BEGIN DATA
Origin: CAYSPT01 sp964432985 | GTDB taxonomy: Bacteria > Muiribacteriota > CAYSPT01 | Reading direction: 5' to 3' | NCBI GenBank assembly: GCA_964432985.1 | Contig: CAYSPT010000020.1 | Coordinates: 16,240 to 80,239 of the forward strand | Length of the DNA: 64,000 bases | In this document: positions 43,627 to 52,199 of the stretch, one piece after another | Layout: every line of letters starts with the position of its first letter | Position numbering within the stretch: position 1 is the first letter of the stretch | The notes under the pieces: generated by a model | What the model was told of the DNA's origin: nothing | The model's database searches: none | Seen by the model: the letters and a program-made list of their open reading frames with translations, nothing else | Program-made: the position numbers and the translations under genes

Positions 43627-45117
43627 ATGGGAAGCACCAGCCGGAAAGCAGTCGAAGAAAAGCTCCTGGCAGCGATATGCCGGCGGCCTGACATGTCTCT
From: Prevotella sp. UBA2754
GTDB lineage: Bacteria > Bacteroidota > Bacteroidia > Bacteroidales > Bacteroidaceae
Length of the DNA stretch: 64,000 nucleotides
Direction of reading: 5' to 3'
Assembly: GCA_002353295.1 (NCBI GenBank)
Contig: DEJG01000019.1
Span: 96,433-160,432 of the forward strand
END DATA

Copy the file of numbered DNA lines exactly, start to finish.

Origin: CAYSPT01 sp964432985 | GTDB taxonomy: Bacteria > Muiribacteriota > CAYSPT01 | Reading direction: 5' to 3' | NCBI GenBank assembly: GCA_964432985.1 | Contig: CAYSPT010000020.1 | Coordinates: 16,240 to 80,239 of the forward strand | Length of the DNA: 64,000 bases | In this document: positions 43,627 to 52,199 of the stretch, one piece after another | Layout: every line of letters starts with the position of its first letter | Position numbering within the stretch: position 1 is the first letter of the stretch | The notes under the pieces: generated by a model | What the model was told of the DNA's origin: nothing | The model's database searches: none | Seen by the model: the letters and a program-made list of their open reading frames with translations, nothing else | Program-made: the position numbers and the translations under genes

Positions 43627-45117
43627 ATGGGAAGCACCAGCCGGAAAGCAGTCGAAGAAAAGCTCCTGGCAGCGATATGCCGGCGGCCTGACATGTCTCT
From: Prevotella sp. UBA2754
GTDB lineage: Bacteria > Bacteroidota > Bacteroidia > Bacteroidales > Bacteroidaceae
Length of the DNA stretch: 64,000 nucleotides
Direction of reading: 5' to 3'
Assembly: GCA_002353295.1 (NCBI GenBank)
Contig: DEJG01000019.1
Span: 96,433-160,432 of the forward strand